What your third-grade teacher told you is truer than you realize. It turns out that a spelling error tripped up a pitiably minor plagiarist who was using cribbed essays to climb the career ladder as . . . an occasional columnist for a Fort Wayne newspaper.
The story was new media, but, ironically, at its core was a very old-media concern—getting the little things right. Friday night, I got an e-mail from a fan of that notable Dartmouth professor of philosophy whose name started this whole thing. And guess what? Jeffrey Hart misspelled his name. It's Eugen Rosenstock-Huessy, not Eugene, not Hussey. When I entered the misspelled name into Google, it only turned up a couple pages of hits, and Hart's essay was on the first page, so I spotted it right away. But if Hart had spelled the name correctly and Goeglein had pasted it as such in his own column, Hart's decade-old Dartmouth Review essay, which mentioned the professor only in passing, would probably have been far back in the queue in the 20,000 Google hits his real name gets. And I probably would not have seen it—after all, I was just trying to find out how "notable" he was.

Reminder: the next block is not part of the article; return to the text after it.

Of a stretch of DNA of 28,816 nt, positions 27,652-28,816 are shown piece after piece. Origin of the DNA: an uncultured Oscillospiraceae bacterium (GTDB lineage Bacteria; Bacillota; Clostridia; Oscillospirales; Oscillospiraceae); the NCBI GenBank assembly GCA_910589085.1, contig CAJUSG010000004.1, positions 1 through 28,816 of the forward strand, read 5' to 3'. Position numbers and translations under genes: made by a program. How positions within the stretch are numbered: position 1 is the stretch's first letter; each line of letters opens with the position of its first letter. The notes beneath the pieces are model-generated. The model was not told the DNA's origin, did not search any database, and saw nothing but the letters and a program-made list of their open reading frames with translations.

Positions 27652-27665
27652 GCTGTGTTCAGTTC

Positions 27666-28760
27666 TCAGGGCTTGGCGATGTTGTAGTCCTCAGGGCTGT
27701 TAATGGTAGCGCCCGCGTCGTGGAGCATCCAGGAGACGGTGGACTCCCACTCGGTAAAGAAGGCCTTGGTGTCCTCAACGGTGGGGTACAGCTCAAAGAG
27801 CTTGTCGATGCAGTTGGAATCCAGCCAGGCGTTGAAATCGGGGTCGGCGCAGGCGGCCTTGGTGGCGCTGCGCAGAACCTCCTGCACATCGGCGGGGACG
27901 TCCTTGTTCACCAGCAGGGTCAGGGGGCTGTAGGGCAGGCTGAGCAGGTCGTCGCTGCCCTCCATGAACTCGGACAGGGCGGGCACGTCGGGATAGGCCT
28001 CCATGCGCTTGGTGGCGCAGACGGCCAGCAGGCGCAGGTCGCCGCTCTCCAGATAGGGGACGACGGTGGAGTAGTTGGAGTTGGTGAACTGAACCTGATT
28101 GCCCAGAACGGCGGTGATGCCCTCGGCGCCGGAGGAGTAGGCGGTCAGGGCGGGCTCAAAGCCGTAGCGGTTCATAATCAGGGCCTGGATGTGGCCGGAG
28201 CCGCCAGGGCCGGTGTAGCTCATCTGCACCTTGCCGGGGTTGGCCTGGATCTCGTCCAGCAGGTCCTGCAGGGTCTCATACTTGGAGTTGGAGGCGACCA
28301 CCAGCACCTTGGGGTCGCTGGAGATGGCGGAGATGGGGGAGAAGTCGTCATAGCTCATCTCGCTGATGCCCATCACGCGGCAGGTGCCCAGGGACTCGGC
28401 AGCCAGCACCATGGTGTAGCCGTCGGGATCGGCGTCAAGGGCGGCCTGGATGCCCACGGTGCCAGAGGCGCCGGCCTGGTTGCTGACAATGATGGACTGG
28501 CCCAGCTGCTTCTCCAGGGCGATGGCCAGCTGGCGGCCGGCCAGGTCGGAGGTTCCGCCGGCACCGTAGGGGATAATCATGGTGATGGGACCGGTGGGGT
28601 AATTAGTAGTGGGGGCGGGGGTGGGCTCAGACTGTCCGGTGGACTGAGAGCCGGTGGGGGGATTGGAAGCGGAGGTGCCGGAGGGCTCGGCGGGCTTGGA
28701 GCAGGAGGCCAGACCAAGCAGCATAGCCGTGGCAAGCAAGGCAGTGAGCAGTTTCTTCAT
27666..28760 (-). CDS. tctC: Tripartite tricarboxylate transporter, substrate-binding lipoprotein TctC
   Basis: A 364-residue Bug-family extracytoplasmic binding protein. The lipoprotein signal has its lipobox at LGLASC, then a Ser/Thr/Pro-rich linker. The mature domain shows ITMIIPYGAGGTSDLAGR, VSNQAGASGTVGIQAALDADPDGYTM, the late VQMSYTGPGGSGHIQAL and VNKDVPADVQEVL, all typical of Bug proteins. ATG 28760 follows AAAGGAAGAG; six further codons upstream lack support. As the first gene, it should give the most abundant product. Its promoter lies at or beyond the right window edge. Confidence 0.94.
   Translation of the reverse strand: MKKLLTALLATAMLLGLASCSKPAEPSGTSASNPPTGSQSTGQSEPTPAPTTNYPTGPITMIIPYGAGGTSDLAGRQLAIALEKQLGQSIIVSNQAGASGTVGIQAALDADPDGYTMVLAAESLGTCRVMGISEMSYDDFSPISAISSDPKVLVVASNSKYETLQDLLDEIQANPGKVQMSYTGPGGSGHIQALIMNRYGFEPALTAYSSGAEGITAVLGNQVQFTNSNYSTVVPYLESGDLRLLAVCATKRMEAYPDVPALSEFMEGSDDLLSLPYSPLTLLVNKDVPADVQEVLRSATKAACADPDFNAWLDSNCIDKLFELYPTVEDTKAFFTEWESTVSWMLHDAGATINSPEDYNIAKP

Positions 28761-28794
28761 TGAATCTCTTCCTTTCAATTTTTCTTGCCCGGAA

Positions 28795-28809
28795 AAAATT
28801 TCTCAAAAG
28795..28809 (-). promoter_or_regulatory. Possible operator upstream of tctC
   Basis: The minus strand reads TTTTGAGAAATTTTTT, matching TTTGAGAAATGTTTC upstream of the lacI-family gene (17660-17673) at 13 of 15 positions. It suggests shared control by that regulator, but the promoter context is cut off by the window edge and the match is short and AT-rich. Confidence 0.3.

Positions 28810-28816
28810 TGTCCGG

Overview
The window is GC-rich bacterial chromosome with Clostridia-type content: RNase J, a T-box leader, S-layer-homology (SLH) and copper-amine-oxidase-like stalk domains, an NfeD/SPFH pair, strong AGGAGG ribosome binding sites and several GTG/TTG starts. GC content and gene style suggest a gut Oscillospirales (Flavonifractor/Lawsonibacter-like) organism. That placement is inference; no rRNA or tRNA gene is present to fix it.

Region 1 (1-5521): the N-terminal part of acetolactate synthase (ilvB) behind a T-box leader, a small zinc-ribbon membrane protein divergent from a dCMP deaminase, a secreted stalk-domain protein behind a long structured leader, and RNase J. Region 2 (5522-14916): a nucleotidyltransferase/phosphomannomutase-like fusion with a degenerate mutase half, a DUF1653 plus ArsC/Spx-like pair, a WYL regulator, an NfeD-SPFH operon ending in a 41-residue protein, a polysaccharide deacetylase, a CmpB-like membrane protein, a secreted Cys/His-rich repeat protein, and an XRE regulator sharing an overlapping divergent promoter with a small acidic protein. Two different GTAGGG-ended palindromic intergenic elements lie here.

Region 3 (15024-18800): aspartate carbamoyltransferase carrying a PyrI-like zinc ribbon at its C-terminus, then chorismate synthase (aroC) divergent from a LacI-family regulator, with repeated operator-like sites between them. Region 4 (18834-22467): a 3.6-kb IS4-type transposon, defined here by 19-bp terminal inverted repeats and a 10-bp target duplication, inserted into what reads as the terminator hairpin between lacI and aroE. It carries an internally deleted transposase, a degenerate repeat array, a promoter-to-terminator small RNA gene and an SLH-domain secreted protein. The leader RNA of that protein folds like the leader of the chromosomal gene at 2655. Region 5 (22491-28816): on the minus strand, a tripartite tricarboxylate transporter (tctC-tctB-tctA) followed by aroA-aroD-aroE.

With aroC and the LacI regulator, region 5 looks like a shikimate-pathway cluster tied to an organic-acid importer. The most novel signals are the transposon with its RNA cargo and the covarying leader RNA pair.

Mental note: always submit plagiarized material to fact check for a good once over.